Felipe Russo, (b. 1979, São Paulo, Brazil) first graduated in Biology with a major in Landscape Ecology, disciplines that still inform his process when approaching a space to work with. For the past four years the photographer has worked around São Paulo’s downtown district trying to understand the overlap of history, social use and memory found in the cities current physical structure. Recently Felipe graduated from the Limited Residency International Photography MFA at the Hartford Art School, a program that has a focus on the artist book. His first independent publication CENTRO was nominated as one of the best photobooks of 2014 by Time and exhibited in São Paulo, Mumbai and Buenos Aires, Athens and Milan. His works can be found in public and private collections such as the Maison Europpénne de La Photography in Paris, France. Today we take a look at his series titled, Centro.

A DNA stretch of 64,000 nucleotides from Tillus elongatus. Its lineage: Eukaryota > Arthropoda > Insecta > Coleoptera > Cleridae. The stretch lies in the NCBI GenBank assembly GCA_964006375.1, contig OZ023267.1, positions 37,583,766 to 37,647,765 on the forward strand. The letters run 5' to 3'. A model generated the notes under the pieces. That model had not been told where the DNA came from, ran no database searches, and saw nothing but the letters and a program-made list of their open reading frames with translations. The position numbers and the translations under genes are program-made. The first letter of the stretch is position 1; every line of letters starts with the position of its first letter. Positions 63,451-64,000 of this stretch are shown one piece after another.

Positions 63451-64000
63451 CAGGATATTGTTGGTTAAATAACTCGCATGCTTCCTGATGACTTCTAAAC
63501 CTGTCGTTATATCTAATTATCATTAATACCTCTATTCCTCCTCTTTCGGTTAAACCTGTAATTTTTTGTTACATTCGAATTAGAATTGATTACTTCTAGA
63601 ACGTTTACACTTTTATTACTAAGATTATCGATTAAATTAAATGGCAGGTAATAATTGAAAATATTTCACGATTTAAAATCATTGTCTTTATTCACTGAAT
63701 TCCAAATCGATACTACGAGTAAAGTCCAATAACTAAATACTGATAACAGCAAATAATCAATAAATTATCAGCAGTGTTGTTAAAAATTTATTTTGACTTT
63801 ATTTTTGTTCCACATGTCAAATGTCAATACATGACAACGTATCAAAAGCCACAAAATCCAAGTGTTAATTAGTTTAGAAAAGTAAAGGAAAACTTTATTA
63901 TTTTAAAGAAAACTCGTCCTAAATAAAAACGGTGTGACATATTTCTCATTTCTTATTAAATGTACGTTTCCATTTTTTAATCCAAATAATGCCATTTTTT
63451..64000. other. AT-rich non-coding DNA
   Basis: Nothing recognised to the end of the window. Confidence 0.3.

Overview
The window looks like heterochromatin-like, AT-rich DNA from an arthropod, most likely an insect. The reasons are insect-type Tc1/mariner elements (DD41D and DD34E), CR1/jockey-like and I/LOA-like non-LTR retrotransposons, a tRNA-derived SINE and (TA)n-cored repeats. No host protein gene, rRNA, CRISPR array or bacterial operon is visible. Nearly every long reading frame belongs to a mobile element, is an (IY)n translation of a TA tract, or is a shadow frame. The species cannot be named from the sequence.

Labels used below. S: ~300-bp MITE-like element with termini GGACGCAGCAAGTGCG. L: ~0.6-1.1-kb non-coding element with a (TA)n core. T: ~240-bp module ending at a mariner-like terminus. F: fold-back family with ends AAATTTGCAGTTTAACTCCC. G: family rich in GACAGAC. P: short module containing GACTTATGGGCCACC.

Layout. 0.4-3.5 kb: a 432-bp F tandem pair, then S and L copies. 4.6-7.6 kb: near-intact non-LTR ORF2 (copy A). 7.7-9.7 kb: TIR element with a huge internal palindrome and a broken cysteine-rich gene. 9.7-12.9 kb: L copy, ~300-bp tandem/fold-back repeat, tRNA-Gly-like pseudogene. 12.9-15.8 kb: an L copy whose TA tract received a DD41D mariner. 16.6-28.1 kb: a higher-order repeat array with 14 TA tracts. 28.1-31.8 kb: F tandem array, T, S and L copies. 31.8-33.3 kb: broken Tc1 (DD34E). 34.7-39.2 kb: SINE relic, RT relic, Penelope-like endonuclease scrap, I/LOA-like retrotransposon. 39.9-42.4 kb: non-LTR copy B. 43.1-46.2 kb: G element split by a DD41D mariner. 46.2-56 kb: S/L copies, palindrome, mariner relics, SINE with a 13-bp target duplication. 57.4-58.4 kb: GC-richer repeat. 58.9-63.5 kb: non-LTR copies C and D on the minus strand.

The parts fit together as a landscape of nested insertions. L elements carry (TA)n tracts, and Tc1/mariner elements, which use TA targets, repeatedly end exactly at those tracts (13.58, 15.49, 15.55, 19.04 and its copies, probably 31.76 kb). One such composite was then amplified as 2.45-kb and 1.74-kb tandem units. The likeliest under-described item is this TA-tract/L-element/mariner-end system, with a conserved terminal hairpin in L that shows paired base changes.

In Centro both my images and the objects I photograph are a direct result of transformation. I photograph downtown São Paulo, when it is empty, like an archeologist I search for what was left behind. Objects and man made construction are the material where I search for order and evidence. I look for vitality in matter to create a space for silence where a subconscious layer in the city can be accessed. The city is seen as an accumulation of constructed objects that gain value for what they are for their physicality and for what they become when photographed. Like monuments they create a personal map of landmarks that allude to social and historical issues regarding the city that is my home.
To view more of Felipe’s work please visit his website.